Just going with flow as a pourer at local gigs

May 24, 2000|By Rob Kasper

HAVING READ that a worker needs several career skills to make it in the modern world, I recently tried my hand at professional pouring.

First, I worked a gig as a bartender, one of a number of guest mixologists dispensing good cheer and mellowing beverages during a benefit for the Center for Poverty Solutions held at Gertrude's restaurant in the Baltimore Museum of Art.

Then I tried tea pouring, filling porcelain cups and passing cucumber sandwiches during a Flower Mart gathering put on by the Women's Civic League held at the Engineers Club.

To be a good bartender, you are supposed to be attentive to both the drinking and conversational needs of your clientele. I knew this from my experience as a client. Anytime I leave an establishment feeling thirsty or unwelcome, I cross that watering hole off my list.

Yet during my brief tenure behind the bar, I was great with the gab but so-so with dispensing the goods. Whenever friendly sorts would arrive at the bar, I would chat them up, often becoming so engaged in conversation that a crowd of thirsty patrons, their empty glasses in hand, would form around us.

This is exactly the kind of bad bartender behavior I resent when I am a paying customer. But now that I was standing on the other side of the spigot, I was oblivious to the public.

Eventually, when I did wake up and serve the customers, my pouring technique was weak. For this event, the bar was serving only wine and beer. Most of the beer drinkers wanted their brew in the bottle.

So all I had to do was pour either the red wine, a Les Jamelles merlot, or the white, a Les Jamelles chardonnay, in a 6-ounce glass without spilling.

I had the "twist finish" trick working. In this maneuver, you give the bottle a slight twist as you finish pouring wine in the glass. The twist prevents the unsightly dribble of wine sliding down the side of the glass.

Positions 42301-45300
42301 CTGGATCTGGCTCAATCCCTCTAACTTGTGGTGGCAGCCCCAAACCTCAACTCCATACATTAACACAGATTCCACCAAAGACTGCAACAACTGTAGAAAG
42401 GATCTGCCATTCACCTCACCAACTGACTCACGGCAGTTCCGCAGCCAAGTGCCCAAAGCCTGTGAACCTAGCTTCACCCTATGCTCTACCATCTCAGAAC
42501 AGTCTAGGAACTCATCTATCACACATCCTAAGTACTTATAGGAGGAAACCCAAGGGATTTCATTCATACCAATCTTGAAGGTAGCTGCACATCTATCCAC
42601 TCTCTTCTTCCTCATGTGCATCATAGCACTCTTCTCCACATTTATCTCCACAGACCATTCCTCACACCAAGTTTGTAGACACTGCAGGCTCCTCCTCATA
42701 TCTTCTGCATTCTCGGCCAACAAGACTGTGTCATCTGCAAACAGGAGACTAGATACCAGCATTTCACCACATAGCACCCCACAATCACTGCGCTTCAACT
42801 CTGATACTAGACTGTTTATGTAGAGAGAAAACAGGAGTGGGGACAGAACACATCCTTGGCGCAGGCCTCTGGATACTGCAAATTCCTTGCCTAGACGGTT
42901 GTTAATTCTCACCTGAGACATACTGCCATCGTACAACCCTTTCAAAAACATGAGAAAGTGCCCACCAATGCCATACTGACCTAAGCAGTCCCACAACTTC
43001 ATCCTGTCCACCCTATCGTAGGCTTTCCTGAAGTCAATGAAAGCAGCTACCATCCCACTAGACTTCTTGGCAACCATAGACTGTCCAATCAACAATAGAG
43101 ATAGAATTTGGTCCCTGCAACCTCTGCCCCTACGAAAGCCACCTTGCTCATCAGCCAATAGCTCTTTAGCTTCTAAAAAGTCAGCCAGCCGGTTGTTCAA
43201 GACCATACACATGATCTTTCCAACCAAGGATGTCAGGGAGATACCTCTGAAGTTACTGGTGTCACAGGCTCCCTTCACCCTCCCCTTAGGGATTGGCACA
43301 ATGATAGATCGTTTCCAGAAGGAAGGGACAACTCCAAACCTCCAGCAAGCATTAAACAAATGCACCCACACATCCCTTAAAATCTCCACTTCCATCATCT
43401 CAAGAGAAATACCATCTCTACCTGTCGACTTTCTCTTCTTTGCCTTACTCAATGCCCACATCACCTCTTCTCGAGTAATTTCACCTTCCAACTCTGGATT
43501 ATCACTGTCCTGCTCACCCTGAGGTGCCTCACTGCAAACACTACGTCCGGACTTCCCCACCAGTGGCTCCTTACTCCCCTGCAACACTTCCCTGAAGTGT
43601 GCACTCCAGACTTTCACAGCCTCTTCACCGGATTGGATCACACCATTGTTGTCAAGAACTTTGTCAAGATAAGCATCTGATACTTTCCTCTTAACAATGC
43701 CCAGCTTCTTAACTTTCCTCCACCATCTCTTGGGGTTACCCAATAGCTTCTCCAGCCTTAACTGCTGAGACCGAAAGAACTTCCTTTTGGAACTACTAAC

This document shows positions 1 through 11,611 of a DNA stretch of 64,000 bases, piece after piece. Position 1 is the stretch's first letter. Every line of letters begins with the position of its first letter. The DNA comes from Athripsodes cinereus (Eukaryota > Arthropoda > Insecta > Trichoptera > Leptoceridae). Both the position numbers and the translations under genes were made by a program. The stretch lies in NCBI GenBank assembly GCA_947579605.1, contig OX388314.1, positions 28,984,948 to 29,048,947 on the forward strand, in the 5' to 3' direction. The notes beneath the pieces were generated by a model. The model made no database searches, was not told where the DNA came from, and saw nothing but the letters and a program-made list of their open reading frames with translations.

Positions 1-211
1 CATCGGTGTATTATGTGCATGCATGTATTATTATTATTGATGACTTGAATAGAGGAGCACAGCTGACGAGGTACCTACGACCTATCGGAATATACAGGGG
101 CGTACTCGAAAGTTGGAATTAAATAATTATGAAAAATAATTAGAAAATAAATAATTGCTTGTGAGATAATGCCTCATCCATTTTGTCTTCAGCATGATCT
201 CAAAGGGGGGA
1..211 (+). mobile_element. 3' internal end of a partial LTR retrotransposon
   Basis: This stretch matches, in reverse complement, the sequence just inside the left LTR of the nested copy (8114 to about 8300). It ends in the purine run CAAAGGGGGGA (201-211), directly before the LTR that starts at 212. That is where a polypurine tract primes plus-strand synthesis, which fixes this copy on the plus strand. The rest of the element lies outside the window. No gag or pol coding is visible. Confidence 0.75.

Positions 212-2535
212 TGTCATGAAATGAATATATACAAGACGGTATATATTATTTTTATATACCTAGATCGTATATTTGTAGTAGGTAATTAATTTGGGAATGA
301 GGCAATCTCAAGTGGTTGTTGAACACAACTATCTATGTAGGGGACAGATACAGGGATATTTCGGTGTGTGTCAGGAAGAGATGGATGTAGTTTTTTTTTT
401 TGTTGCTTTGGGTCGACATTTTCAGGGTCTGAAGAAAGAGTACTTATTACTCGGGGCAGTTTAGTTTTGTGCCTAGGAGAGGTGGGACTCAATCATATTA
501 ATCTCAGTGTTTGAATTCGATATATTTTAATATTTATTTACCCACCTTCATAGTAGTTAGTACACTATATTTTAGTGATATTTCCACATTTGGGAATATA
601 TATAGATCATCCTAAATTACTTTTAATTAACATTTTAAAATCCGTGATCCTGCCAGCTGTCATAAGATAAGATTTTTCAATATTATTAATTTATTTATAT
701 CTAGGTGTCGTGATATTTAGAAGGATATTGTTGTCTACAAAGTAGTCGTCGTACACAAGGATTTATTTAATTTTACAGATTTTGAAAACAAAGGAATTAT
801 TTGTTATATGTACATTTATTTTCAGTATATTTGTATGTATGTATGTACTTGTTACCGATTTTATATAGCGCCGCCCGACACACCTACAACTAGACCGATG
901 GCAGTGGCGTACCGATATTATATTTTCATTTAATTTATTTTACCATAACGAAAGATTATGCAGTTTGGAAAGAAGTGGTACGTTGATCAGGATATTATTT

I didn't dribble once. But I did have trouble with the initial splash, the first transfer of the wine from the bottle to the glass. Sometimes I had "splash back." The unhappy event occurs when the wine shoots out of the bottle, hits the bottom of the glass and erupts like a geyser, streaming out the top. I also experienced "splash down." This means I missed the glass and the wine splashed down on the bar.

Fortunately for the thirsty masses, there was a professional on the premises.

Asjyln Loder, who works at the restaurant as a bartender, was also there, keeping the customers happy, bailing me out. Loder, who is a recent graduate of the writing program at the Johns Hopkins University and is on her way to graduate school at New York University, said she saw a few parallels between the work of writing and tending bar. Both, she said, require a strong interest in people and a high tolerance of blowhards.

My tryout as a tea pourer didn't generate any calls from would-be employers saying, "Love your work. Pour for us and we'll make it worth your while."

This was despite the fact that before showing up at the Engineers Club for work I gave myself a tea tutorial. I memorized some tea types, Darjeeling, Earl Grey and orange pekoe. I also recalled that, according to John Harney, who along with his sons operates Harney & Sons tea business in Salisbury, Conn., some tea aficionados pronounce pekoe as "peck o" not "peak o."

I even recalled a tip of tea-pouring etiquette. Namely, when pouring several cups from a pot, you pour half a cup in the first cup, fill the other cups, and then go back and top off the first cup. You do this, Harney told me, because the first tea out of the pot sits in the spout and is often weaker than the rest of the liquid in the pot. So by first pouring half a cup, then pouring the other cups, you distribute the flavor.

It turned out I didn't get a chance to employ any of this tea trivia at the Engineers Club. There was a variety of teas to choose from, but they were all in sealed tea bags, and the customers did the choosing. And instead of brewed tea poured from a pot, tea bags were dropped into cups filled with hot water.

All I had to do in my new job was pour hot water from a pitcher into a teacup. It wasn't much of a task, but I must say I did it well.

Unlike my tenure as a bartender, there were no errant streams.

Moreover, I can now add a line to my resume reading, "experienced tea pourer."

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